The summer’s almost over. Can you believe it? Instead of weeds, I’ll soon be waging war with the leaves again. My leaf rake is waiting in readiness for me, propped up against the wall of the garage. Yes, time indeed is marching on. Although without my furry little whiskery best friend, I know nothing will ever be quite the same again in my tiny part of the world. Oh, the sun will still be coming up and then going down, as the days continue to slip by. Each day just a bit shorter than the last. Birds are already gathering in droves on the lawn, waiting for the silent signal telling them it’s time to head south. But Labor Day is still to come. And there are apples to be picked from the trees. And cider poured steaming into cups. Life does go on. Not ever quite the same for any of us, but always true to its own unheard rhythm.
It is with deep regret and much sadness I write these words. I hoped they would not be necessary for a very long time to come. But my wonderful, marvelous, whiskery, furry little companion, better known here as my Office Manager, will no longer wake me each morning at six, or check out my keyboard to make sure it’s still working properly, or curl up in the chair next to mine to sleep while I write. She has left us, hopefully for better things. Perhaps she’s found a place that serves Chicken Piccata and Tuna Pate around the clock. After many time outs to wipe away tears, her worldly goods have been gathered together and are already being put to good use at a nearby haven for homeless cats and dogs. There will be no attempt to replace her. That would never be possible.
My book, with the word, PROOF, stamped in large, bold, black letters on an inside blank back page, arrived right on schedule one week ago. I was thrilled. It looked perfect. At last, I could relax. My job was finally over. Right? Not quite. I sternly reminded myself I still had to go over it, page by page, line by line, word by word. Was that really necessary? After all, I’d already done that with my manuscript more times than I could count. I would have certainly caught any mistakes by now, wouldn’t I? N0. Sit. Read. List on paper any changes to be made. To my surprise I found two missing words, one case of missing quotes, another quote that should be deleted, an “if” instead of an “it,” a comma that wasn’t needed.
You get the idea. Nit-picking? I don’t think so. When a reader picks up one of my books I feel I owe him or her nothing but the best I can do. And that means going the extra mile. There still might be things I’ve missed, but at least I know I tried. Will I self-publish again? It’s meant a great deal of extra work, but I think the answer, for me, is going to be a firm “yes.”
(The last entry on this topic, unless there are questions.)
Yes, I’m still hanging in there. And, yes, I’m excited. Very excited. The manuscript for my book is now out of my hands. It’s in Charleston, South Carolina, being printed and bound. It’s hard for me to believe the book’s actually come this far. I’ve already forgotten the work and worry of writing it. Agonizing over every word, every phrase, the countless times I edited it. All the choices I had to make. It’s hard to remember the days when I had mock-up’s of the front cover taped all over the house. Within the week I should be holding the very first copy of “Cursed By A Cupid” in my hands. And as I check it over to make sure it’s the way I wanted it, I expect to feel more connected with this book than any of my others. After all, this is the reason I wanted to self-publish in the first place. I can say now that I’ve done it. But will I actualy want to do it again? (To be continued)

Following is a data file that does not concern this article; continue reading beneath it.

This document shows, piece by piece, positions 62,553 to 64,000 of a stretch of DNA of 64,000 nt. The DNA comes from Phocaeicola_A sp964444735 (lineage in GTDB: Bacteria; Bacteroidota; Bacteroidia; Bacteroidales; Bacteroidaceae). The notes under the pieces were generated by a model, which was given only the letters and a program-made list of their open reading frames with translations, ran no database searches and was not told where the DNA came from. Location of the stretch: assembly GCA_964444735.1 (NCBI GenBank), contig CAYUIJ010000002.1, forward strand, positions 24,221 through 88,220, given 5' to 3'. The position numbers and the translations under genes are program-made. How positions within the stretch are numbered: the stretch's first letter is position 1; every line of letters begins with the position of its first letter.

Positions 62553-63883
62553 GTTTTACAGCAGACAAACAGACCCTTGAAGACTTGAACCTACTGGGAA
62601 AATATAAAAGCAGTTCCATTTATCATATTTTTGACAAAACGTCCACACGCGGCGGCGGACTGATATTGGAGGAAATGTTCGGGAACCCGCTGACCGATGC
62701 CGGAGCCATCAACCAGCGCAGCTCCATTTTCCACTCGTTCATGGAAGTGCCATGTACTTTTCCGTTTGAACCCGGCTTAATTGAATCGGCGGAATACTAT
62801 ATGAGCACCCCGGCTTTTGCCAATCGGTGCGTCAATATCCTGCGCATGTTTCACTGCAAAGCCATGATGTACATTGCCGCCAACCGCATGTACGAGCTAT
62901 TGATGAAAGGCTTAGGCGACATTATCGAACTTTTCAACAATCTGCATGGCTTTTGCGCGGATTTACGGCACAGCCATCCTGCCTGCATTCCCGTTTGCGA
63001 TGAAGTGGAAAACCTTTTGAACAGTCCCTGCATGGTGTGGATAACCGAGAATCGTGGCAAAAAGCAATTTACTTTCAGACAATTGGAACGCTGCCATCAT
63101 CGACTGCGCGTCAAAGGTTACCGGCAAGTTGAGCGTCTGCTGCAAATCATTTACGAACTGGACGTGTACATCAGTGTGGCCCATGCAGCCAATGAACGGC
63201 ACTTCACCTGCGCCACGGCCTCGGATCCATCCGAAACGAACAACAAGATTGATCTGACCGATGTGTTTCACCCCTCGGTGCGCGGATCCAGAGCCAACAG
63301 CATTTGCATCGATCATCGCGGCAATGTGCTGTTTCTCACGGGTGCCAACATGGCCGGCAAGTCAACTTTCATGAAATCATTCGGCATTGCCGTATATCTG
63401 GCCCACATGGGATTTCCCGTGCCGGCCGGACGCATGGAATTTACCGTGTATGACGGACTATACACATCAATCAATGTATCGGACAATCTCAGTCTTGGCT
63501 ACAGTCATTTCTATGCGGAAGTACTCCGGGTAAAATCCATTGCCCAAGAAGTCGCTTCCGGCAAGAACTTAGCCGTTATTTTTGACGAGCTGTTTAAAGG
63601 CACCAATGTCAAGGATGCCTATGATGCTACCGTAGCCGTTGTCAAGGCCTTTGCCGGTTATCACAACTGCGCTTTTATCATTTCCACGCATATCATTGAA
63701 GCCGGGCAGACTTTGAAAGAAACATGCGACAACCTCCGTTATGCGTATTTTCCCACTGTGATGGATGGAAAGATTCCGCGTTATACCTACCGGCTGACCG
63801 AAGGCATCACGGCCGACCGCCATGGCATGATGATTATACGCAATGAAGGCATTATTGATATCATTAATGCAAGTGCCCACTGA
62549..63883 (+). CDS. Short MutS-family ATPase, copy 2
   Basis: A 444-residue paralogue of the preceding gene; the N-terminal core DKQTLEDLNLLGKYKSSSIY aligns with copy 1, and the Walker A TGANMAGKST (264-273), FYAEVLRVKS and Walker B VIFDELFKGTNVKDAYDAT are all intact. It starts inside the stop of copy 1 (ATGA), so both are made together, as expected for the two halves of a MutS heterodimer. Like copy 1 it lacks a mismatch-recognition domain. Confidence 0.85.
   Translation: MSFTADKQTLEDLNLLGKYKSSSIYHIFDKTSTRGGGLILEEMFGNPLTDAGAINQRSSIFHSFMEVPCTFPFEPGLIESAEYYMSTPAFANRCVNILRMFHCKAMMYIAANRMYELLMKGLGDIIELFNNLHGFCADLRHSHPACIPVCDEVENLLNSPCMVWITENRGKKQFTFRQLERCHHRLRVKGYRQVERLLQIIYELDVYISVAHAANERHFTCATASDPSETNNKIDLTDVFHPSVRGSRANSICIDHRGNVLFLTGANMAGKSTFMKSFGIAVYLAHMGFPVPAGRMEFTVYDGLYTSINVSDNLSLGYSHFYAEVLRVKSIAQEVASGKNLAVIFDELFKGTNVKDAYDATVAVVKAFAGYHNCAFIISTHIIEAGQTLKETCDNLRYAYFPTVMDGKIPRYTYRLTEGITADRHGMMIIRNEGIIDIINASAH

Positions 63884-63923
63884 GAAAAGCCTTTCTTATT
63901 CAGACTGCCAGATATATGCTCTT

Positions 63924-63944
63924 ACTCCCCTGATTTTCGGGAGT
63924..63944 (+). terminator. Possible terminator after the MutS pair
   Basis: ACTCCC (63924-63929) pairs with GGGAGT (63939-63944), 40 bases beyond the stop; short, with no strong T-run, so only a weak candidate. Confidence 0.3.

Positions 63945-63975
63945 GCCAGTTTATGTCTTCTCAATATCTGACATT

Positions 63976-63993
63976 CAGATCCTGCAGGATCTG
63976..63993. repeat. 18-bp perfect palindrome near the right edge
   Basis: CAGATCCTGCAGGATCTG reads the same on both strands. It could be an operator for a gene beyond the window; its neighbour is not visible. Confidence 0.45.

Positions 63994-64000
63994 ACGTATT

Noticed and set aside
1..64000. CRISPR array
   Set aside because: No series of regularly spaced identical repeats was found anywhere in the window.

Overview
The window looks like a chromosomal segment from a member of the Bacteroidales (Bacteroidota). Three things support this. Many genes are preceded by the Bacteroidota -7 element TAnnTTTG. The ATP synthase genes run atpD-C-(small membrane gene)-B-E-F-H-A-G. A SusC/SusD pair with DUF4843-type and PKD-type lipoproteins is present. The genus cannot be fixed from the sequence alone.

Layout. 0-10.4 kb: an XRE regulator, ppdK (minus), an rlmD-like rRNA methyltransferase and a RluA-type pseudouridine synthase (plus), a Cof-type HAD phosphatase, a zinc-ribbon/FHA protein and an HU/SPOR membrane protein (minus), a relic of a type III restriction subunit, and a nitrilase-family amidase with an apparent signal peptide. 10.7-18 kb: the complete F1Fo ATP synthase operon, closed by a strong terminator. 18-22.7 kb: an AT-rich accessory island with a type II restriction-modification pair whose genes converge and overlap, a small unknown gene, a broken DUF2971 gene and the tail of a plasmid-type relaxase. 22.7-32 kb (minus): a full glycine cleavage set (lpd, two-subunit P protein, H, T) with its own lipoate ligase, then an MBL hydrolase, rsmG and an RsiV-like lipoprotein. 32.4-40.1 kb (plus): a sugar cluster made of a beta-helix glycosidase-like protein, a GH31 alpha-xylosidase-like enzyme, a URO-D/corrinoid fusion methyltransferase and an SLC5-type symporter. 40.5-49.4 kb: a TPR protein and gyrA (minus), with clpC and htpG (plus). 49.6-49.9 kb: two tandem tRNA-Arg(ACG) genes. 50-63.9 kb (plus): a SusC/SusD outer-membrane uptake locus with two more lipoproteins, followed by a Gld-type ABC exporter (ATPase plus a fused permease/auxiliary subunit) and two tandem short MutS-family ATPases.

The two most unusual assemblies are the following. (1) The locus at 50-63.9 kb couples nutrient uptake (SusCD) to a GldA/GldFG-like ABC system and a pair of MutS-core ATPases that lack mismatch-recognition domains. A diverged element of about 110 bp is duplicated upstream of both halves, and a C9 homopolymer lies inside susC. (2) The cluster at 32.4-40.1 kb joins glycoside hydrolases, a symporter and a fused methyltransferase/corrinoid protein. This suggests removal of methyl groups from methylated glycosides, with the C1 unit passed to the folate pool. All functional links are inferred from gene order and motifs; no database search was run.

I’m afraid it’s true. Gradually I’ve accepted the hard fact I’ll be starting from the beginning once again. My first hurdle was to decide the exact size my book would be. Easy. 5.25″x 8″, just like the rest of my already published soft covered books. This way my books will all line up neatly on my shelves. Suddenly I found myself thinking, “This self publishing thing might not be so bad after all!” I sailed through my next task also, choosing white paper instead of cream. No problem. Then–WHAM! Suddenly I was faced with the question of deciding if I wanted the free ISBN (International Standard Book Number) CreateSpace was offering, or if I wanted to buy my own. ISBN’s danced before my sleepless eyes. Which would I choose? I read everything I could find on the subject. In the end I closed my eyes and rightly or wrongly pointed to the H. H. Bowker Agency, the country-wide distributor of ISBNs. I settled on Bowker’s discount offer, so now I am the proud owner of ten ISBN’s and an EAN barcode I’d never heard of until recently. Should I add a UPC also, I wondered? I was becoming so immersed in this alphabet-soup of codes that the other night my daughter asked me if I was planning to put a frosting barcode on the chocolate birthday cake I’d be making her later this week. Maybe I should. (To be continued)
Actually I haven’t been anywhere. Just working. Hard. I’ve been learning by doing, as in “Publishing My Own Book.” And since I started out from zero, I’ve had a great deal to learn. One of the first facts I discovered was that it would have been better to start out with something short, like a novella. Get my toes wet. That would have been the sensible thing. Instead I waded right into the swirling water with no boots and my unwieldy 355 page manuscript. I’m certain the gods of publishing got a good laugh from that. But somehow, kicking and fighting the tide every inch of the way, I managed to reach my first goal of seeing my masterpiece pop up on the screen of my Kindle. A miracle! Now I’ve found I have to start all over again, facing new challenges, if I hope to hold the print version of “Cursed By A Cupid” in my hand. Tell me it’s not true? (To Be Continued)